The Rancho San Antonio was the original land grant made by the Spanish throne to Don Luis Maria Peralta on August 3rd, 1820. The initial grant contained 44,800 acres and included the land that would become the cities of Oakland, Alameda, San Leandro, Emeryville, Berkeley, Piedmont, and Albany.
Don Luis was given the grant in recognition of years of service in the Spanish military. Though he never lived on the Rancho, his four sons, their families, and their employees established the first Spanish speaking communities of the East Bay. The Peralta Hacienda site, located on 34th Ave. in East Oakland, became the center of the Peralta family's operation in the East Bay.
In 1842, Don Peralta split the Rancho between his four sons, giving them each a quarter of the land. His five daughters received his cattle and the Peralta Adobe, along with a small plot of land. This division led to a great deal of familial strife that contributed to the breaking up of the Peralta family land. Following the conclusion of the Mexican-American War in 1848, the U.S. government recognized Spanish and Mexican land claims, but only if they could be proven in U.S. Supreme Court. In the years of litigation that followed, squatters lured in by the Gold Rush swarmed over the Peralta lands, claiming ownership and even subdividing and selling land illegally. Though the Peraltas would eventually prove their claims in court, it was too late and they had either lost much of their land to squatters or been forced to sell it to pay for legal fees and representation.
The family continued to lose land due to sales, legal troubles, and inheritance. In 1870 the last piece of land belonging to the Peralta family was sold to a developer.
The Rancho San Antonio is a huge part of the history of the East Bay. The families and settlers that moved to the area when it was under the control of the Peralta family were the first Europeans to live in the area, and their descendents are still resident in many cases, able to trace their families back to these initial settlers. The creation of the American communities of the East Bay, primarily Oakland but including a large number of satellite communities, is impossible to discuss without including the dissolution and sale of the Peralta's land and the United States actions to bring the Californios under government rule.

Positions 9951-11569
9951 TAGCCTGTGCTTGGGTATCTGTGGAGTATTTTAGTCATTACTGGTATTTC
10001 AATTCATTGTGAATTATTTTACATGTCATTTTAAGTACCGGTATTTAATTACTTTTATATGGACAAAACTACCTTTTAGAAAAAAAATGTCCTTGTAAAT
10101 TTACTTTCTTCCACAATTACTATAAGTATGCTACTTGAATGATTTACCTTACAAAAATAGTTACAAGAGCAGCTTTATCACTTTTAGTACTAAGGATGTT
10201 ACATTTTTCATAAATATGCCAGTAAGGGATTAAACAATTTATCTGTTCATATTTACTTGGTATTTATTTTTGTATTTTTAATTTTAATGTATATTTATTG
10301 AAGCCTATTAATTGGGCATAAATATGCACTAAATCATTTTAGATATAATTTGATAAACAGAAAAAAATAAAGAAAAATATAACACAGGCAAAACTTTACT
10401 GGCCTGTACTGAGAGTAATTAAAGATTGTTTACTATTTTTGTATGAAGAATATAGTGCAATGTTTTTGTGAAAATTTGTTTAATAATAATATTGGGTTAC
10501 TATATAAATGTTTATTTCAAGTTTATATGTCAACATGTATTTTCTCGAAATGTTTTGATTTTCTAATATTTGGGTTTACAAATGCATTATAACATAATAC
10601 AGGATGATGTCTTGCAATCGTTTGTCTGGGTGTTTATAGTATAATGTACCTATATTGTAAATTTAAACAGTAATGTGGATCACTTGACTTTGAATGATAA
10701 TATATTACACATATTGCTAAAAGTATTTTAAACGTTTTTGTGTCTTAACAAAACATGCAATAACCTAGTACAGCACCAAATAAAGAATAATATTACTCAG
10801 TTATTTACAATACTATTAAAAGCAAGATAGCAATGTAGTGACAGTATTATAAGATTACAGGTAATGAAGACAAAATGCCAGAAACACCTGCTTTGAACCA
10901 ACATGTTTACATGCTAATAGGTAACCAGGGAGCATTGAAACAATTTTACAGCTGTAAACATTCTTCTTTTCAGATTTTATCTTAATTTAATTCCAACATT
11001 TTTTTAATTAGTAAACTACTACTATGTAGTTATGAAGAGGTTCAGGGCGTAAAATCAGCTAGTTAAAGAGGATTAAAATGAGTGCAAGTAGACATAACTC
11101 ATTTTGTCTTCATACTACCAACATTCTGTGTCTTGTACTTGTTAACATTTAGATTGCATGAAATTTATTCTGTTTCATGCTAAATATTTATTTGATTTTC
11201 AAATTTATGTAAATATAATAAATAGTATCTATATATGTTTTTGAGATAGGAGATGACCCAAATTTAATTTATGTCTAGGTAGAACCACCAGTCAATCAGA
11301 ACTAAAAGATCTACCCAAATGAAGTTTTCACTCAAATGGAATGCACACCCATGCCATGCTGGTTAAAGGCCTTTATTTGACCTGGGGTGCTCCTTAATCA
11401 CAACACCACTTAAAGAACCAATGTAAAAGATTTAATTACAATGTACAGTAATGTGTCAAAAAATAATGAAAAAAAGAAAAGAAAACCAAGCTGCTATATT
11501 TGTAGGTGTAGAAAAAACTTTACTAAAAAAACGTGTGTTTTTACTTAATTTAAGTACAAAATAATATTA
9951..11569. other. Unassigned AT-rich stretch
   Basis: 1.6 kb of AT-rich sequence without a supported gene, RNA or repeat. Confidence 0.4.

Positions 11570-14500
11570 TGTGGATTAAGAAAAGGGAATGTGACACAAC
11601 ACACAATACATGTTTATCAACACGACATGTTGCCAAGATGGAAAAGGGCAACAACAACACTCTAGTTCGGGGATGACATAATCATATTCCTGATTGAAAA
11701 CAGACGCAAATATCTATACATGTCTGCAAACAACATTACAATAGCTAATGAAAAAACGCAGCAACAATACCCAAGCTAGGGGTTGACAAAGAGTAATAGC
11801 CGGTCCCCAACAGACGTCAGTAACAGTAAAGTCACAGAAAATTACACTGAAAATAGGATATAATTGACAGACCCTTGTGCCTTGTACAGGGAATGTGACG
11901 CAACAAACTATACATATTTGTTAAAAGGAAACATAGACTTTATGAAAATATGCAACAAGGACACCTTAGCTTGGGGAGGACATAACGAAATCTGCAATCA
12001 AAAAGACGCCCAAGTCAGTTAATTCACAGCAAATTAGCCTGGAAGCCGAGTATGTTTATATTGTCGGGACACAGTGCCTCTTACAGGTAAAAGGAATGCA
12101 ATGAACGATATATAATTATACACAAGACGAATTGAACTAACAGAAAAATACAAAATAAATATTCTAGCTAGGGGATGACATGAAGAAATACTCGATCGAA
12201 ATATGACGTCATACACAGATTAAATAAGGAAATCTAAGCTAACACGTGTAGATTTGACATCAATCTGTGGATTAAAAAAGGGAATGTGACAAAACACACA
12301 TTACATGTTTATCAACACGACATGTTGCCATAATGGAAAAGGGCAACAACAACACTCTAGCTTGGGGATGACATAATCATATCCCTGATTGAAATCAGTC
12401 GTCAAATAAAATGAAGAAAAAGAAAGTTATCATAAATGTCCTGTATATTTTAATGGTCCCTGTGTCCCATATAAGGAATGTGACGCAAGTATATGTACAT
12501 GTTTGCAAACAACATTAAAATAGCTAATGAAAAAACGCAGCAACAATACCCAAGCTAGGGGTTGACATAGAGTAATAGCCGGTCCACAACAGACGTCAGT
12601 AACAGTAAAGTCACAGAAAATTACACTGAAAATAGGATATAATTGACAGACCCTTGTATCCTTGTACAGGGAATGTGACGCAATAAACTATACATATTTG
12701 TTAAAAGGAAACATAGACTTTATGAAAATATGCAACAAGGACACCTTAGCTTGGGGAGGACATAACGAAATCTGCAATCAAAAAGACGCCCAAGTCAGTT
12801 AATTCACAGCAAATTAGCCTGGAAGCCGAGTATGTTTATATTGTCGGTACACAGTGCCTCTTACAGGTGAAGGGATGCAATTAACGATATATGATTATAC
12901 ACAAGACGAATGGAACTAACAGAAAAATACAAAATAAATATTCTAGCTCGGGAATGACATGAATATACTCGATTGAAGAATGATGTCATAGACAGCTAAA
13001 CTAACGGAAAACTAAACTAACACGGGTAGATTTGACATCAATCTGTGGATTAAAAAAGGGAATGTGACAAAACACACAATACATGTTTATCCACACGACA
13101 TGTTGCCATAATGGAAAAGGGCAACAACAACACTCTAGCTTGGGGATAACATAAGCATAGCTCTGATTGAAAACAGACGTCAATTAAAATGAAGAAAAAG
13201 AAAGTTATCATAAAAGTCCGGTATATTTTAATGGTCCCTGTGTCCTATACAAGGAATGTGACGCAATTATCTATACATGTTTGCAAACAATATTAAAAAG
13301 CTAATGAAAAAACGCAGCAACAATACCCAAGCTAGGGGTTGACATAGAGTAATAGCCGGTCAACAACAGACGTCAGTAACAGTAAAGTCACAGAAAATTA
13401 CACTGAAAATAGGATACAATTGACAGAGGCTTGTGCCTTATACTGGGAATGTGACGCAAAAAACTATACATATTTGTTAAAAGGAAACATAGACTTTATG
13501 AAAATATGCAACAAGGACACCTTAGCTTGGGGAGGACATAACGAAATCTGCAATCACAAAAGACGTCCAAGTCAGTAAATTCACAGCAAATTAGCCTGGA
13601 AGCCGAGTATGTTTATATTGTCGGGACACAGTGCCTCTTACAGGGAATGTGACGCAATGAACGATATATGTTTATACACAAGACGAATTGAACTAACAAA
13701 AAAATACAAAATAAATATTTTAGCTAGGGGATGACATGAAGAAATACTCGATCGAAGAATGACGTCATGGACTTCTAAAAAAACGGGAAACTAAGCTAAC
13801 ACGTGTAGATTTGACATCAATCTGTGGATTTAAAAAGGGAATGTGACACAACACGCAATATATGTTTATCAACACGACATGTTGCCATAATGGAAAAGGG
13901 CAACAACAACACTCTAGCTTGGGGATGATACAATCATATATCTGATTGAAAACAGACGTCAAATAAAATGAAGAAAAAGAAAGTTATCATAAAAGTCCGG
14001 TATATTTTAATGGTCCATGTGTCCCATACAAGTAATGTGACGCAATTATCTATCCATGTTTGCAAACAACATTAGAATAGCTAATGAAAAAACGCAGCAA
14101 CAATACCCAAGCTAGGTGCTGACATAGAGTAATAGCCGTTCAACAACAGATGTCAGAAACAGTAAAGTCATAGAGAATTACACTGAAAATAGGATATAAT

Getting There By Bike...
Chances are, if you're reading this anywhere in the East Bay you are probably in part of what used to be the Rancho San Antonio. There are a number of historical sites that are associated with the Rancho, and all of them are accessible by bike. The directly related sites would be the Peralta Home, the site of the Peralta Hacienda, and the memorial plaque in downtown San Leandro. There is also the Camino Real of the Rancho San Antonio, which can still be followed through Oakland and El Cerrito.
Taking the BART to San Leandro and visiting the memorial plaques and the Peralta Home would be the logical starting point. The sites are located about five blocks away from the BART station in a nicely maintained city park. The street that borders the park, E. 14th, is busy so be careful.
The Peralta Hacienda site is located at 34th Ave. and Coolidge in East Oakland. There is a great Italianate villa that was constructed by the last of the Peralta family, as well as a park that contains the original site of the Peralta family hacienda when they moved to the East Bay to claim their land grant. There are some interesting instructional materials scattered around the park that offer some insight into the history of the hacienda.